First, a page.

The First of the Many



This morning in a brief reflection on Downtown Radio, my thoughts focused on a gentleman I had never heard of until last week. I wonder if you have heard of him?


The life, and more specifically the death of Franciszek Honiok, radically affected the lives of millions of others including our own. According to the testimony of Alfred Naujocks at the Nuremburg War Crimes Trial, on the night of August 31, 1939, Honiok was taken from a German concentration camp, where he, a German Silesian and supporter of Polish independence had been interned. He was given a lethal injection, dressed in a Polish uniform and shot. His body was transported to the town of Gleiwitz on the border of Poland and Germany, where, after a staged attack on a German radio station (pictured), his body was left outside. This was then used as proof that it was Poles who had attacked that installation, which, in turn, was cited as the final straw which forced Germany to invade Poland on this day 70 years ago.
This man, whose name I am sure was unknown to most, was the first of millions of casualties of that war. Many gave their lives voluntarily, if reluctantly in the service of their countries, but most, like this first victim, had no choice. And what was true in that conflict is true in every conflict, and our prayers should be with those who mourn the victims of that and every war, whether they gave their lives willingly or not, whether they were on “our side” or not, whether we know their names or not.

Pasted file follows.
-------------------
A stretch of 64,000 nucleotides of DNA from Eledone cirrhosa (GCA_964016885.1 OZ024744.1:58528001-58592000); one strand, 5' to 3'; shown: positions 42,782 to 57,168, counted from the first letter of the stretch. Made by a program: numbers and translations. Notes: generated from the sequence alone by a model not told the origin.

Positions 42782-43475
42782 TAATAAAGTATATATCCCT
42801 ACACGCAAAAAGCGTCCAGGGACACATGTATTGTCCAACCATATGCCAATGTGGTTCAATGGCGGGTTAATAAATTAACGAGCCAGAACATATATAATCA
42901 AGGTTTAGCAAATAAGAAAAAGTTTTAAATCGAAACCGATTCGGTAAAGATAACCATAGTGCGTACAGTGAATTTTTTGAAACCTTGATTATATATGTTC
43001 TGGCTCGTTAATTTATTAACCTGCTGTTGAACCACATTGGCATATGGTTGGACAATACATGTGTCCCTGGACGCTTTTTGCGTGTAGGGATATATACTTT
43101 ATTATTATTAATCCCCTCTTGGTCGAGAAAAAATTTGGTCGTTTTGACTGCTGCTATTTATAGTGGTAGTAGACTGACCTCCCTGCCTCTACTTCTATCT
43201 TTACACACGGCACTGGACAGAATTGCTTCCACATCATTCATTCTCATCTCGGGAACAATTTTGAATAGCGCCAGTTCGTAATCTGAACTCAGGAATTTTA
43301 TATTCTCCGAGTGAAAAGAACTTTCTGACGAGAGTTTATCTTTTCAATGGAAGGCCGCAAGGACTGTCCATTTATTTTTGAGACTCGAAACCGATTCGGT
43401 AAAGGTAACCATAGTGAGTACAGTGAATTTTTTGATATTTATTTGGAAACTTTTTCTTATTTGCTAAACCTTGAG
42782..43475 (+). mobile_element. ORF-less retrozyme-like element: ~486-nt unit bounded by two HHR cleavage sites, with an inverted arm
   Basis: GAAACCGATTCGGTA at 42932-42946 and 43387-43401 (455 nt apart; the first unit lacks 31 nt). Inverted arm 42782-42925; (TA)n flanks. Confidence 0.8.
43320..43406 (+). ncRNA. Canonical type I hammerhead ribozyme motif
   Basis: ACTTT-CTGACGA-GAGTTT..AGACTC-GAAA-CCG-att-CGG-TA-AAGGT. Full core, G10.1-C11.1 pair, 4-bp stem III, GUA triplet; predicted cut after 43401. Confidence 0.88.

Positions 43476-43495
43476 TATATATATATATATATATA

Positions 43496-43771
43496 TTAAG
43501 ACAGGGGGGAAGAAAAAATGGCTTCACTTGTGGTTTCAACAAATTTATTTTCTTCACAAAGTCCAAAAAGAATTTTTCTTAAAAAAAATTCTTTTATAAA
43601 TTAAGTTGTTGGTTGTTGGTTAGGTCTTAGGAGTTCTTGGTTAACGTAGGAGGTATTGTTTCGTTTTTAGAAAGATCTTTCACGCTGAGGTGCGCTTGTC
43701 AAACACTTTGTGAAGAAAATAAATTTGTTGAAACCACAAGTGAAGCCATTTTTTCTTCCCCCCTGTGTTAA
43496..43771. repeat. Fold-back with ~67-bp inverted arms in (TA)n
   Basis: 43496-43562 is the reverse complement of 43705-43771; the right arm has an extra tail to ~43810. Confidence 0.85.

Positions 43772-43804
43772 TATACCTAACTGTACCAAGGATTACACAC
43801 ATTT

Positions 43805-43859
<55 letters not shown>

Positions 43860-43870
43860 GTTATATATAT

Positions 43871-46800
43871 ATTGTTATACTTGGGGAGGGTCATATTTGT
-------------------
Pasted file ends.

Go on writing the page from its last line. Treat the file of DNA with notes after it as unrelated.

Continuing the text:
And whether or not we might be willing to give our lives for our country in time of war, may we all be prepared to give of ourselves wholeheartedly to prevent the need for war and conflict.
Blessed are the peacemakers, said Jesus, for they shall be called the sons of God.



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